Rhyming activities you can do at home:
Sing fun rhyming songs together, such as
Row row row your boat, gently down the stream
Merrily merrily merrily merrily, life is but a dream
Emphasize the rhyming words by saying them slightly louder and longer. Tell your child that these words rhyme and that they sound the same at the end! After your child is familiar with this song, pause and wait for them to fill in the rhyming word (e.g. Life is but a _________).
Read rhyming books together (e.g. Dr. Suess books) and work together to pick out rhyming words. Make a list of all the rhyming words you can find using markers, crayons or chalk. Ask your child to think of another word that rhymes with those on your list (e.g. “fun, run, sun…can you think of another rhyming word?)
While singing songs or reading books together with rhyming words, pause and ask your child questions such as, “Do “hat” and “cat” rhyme?”, or “Do “dog” and “cat” rhyme?” to encourage rhyme identification. Your child can give a thumbs-up for yes and a thumbs- down for no. Once your child is able to do this with two words, say three words aloud and ask them to tell you which word doesn’t belong.
Make up “silly sentences” while riding in the car or shopping together using rhyming words. Begin a sentence and have your child try to fill in the end using a word that rhymes. For example, you could say, “the bunny is…” and your child can respond, “funny!”
Be creative and have fun!
Written by: Emily Dykstra, Speech-Language Pathologist, The Speech Therapy Centres of Canada Ltd
Acquiring speech and language skills takes extensive practice in both the therapy session and at home, too. When juggling schoolwork, meal time, family time, household chores, and down-time, it can often be a challenge to find activities to tempt children into practicing their speech and language homework. Luckily, if you have access to a computer, you have access to therapy materials!
In most therapy sessions, your Speech-Language Pathologist will likely work on a list of goals and then send several of these targets home for you to target with your child. Any turn-based computer game can be turned into therapy practice for drill activities. Hidden object/hide and seek games, puzzle games, and strategy games are usually the best kinds of games for practicing speech and language targets (e.g., practice your target, take your turn on the game). Action and timed games are usually not appropriate for drill therapy practice, unless you modify the rules (e.g., practice 10 speech/language targets and then you get 2 minutes of play on the computer).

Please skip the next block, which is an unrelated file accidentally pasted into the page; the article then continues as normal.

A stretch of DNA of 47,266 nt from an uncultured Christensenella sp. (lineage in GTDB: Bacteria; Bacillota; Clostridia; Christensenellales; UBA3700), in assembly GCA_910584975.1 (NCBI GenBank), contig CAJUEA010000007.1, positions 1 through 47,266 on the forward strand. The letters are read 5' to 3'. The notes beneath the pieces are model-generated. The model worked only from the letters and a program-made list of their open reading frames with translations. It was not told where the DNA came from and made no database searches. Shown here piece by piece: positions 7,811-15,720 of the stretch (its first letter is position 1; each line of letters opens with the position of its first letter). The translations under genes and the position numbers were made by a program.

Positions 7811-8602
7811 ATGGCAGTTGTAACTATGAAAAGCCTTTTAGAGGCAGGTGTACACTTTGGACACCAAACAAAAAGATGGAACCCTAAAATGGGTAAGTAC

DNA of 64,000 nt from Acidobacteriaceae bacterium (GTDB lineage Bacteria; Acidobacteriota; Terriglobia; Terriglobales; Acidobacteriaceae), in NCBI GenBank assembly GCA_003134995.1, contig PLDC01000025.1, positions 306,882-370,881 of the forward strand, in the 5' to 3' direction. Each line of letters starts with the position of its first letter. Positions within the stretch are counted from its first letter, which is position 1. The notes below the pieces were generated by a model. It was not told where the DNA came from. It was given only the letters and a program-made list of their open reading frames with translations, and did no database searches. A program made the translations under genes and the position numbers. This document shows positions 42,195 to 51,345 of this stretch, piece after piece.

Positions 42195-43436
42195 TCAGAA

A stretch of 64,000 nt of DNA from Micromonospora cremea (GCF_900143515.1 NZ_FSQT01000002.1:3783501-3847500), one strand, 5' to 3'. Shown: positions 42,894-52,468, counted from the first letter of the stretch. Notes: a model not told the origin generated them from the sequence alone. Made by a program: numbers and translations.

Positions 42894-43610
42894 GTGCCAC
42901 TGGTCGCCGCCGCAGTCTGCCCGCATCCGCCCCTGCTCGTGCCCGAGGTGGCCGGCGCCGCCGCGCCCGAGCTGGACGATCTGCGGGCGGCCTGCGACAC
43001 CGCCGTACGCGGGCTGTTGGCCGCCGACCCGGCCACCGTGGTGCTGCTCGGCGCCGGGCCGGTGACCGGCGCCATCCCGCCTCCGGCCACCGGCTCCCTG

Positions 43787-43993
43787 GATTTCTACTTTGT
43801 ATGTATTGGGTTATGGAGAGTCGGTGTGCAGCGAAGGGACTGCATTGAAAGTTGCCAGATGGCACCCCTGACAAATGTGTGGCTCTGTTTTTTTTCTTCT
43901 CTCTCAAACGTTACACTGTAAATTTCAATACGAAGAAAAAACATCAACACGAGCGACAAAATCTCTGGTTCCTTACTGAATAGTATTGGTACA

There are many games which are commercially available for a computer or handheld gaming device. In terms of free games, lists of popular online game sites can be found by running a simple search on the internet. These sites often have hundreds of free games to play, many of which are appropriate for speech and language practice. If you aren’t sure whether or not a game is appropriate, send the link to your Speech-Language Pathologist, who will be more than happy to check it out for you. As a warning, many of these sites make their money by showing you ads all over the screen – be sure to only click on the games and not the ads; otherwise you may find yourself buying all sorts of products you never wanted!
Choose a game which suits your child’s interests, because if therapy isn’t interesting, it just won’t get done. With some careful planning and consultation with your Speech-Language Pathologist, your kids will be begging you to let them do their homework!
Written By: Jessica Goldberg, Speech-Language Pathologist, The Speech Therapy Centres of Canada Ltd.